Artistic genius may sometimes teeter on the brink of madness, but in the case of 19th-century romantic composer Frederic Chopin, some doctors have a more straightforward explanation: epilepsy.
During his lifetime, Chopin's tendency to drift off while at the piano was interpreted by his partner George Sand as "the manifestation of a genius full of sentiment and expression."
But in a new analysis published this week, Spanish doctors say Chopin's hallucinations may have been due to a temporal lobe epilepsy rather than the result of any sweeping artistic tendencies.
Manuel Vazquez Caruncho and Francisco Branas Fernandez of the Complexo Hospitalario Xeral-Calde in Spain analysed descriptions of Chopin's hallucinations from those close to him. They propose the French-Polish composer suffered from a type of epilepsy that produces conscious hallucinations that last from seconds to minutes. The research was published in the journal Medical Humanities, a specialist publication of the BMJ.
Epilepsy and hallucinations
Caruncho and Fernandez cite an extract from Sand's memoir, where she recalls returning to the home she shared with Chopin, along with her son, after a long journey delayed by flooding. The composer had been playing one of his preludes and told Sand he was lulled to sleep while at the piano and saw himself drowned at the bottom of a lake.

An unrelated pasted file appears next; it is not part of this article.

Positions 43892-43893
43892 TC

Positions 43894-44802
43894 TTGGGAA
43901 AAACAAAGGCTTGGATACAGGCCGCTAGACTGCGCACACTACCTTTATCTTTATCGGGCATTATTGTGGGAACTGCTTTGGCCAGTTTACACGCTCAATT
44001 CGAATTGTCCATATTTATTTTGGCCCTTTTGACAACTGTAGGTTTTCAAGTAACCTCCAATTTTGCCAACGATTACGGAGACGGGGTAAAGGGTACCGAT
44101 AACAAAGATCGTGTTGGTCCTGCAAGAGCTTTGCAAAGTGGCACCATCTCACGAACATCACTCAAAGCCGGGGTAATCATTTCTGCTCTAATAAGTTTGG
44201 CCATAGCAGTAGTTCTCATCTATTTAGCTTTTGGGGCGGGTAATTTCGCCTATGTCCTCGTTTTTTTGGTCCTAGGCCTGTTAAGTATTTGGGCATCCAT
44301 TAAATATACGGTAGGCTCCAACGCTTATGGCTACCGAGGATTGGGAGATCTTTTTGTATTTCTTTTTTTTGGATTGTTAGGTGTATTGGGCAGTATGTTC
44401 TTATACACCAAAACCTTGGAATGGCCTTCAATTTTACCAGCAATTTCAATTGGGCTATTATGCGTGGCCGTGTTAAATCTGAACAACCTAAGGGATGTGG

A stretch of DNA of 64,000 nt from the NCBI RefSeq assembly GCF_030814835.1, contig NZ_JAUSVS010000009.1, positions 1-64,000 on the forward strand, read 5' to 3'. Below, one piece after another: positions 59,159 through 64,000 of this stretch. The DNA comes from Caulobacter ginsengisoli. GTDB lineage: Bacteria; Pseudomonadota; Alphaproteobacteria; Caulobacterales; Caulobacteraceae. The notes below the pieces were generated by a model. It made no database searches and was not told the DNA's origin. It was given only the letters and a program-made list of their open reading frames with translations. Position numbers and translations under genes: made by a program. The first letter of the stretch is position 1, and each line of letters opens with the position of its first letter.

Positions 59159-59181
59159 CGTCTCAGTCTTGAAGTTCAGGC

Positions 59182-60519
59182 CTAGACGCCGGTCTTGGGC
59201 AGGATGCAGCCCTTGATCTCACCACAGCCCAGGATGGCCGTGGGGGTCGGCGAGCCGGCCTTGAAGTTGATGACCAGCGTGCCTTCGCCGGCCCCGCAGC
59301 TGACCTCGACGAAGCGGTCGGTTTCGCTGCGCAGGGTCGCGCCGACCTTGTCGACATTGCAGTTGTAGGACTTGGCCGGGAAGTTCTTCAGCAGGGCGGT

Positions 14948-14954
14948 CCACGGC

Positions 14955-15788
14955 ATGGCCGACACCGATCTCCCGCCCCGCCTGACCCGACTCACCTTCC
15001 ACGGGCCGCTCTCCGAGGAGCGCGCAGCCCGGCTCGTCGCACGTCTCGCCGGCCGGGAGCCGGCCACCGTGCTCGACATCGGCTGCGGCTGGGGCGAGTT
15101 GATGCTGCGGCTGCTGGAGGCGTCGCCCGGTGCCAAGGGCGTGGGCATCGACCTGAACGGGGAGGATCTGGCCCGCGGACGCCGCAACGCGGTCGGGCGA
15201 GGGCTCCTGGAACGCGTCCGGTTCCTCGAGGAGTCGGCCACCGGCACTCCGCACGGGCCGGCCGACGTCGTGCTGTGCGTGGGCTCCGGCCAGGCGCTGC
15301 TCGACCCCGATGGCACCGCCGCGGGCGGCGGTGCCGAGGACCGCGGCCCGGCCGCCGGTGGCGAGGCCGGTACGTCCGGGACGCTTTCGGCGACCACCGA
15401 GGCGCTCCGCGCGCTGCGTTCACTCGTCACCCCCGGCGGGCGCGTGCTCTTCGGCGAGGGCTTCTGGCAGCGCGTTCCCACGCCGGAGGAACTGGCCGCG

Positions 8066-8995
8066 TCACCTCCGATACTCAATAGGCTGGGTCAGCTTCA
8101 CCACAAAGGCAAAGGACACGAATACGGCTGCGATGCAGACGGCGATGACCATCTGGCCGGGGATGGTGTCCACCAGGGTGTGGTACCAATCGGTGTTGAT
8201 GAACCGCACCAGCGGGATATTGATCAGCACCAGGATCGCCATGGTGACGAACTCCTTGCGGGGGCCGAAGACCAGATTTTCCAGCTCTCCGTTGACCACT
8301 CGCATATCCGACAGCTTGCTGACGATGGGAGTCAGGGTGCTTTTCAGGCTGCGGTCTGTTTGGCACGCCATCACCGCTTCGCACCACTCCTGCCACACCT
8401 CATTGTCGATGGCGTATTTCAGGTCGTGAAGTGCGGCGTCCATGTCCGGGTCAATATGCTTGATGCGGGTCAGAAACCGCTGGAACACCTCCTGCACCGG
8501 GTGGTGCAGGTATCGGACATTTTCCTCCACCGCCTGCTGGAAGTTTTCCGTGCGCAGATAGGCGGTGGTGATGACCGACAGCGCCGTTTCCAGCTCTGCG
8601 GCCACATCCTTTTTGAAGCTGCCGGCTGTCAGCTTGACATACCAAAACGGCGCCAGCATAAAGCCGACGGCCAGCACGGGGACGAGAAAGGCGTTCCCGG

Hallucinations are typically seen in patients with severe psychiatric disorders like schizophrenia and bipolar disorder. Other romantic composers such as Robert Schumann, who was committed to an asylum, experienced auditory and visual hallucinations which some believed were the product of his musical genius.
Caruncho and Fernandez say Chopin's hallucinations occurred mostly in the evening or coincided with fever, unlike those linked to psychotic disorders.
While Chopin was plagued by health ailments, including tuberculosis, severe headaches and insomnia, there is no record he was diagnosed with any neurological problems. Caruncho and Fernandez suggest that because Chopin was able to recall his complex hallucinations in detail, they could have been caused by a temporal lobe epilepsy.
They acknowledge that without brain imaging or other tests, proving it will be nearly impossible.
"We doubt that another diagnosis ... will help us understand the artistic world of Frederic Chopin," Caruncho and Fernandez wrote. "But we do believe knowing he had (epilepsy) could help to separate romanticised legend from reality." - (Sapa, January 2011) - (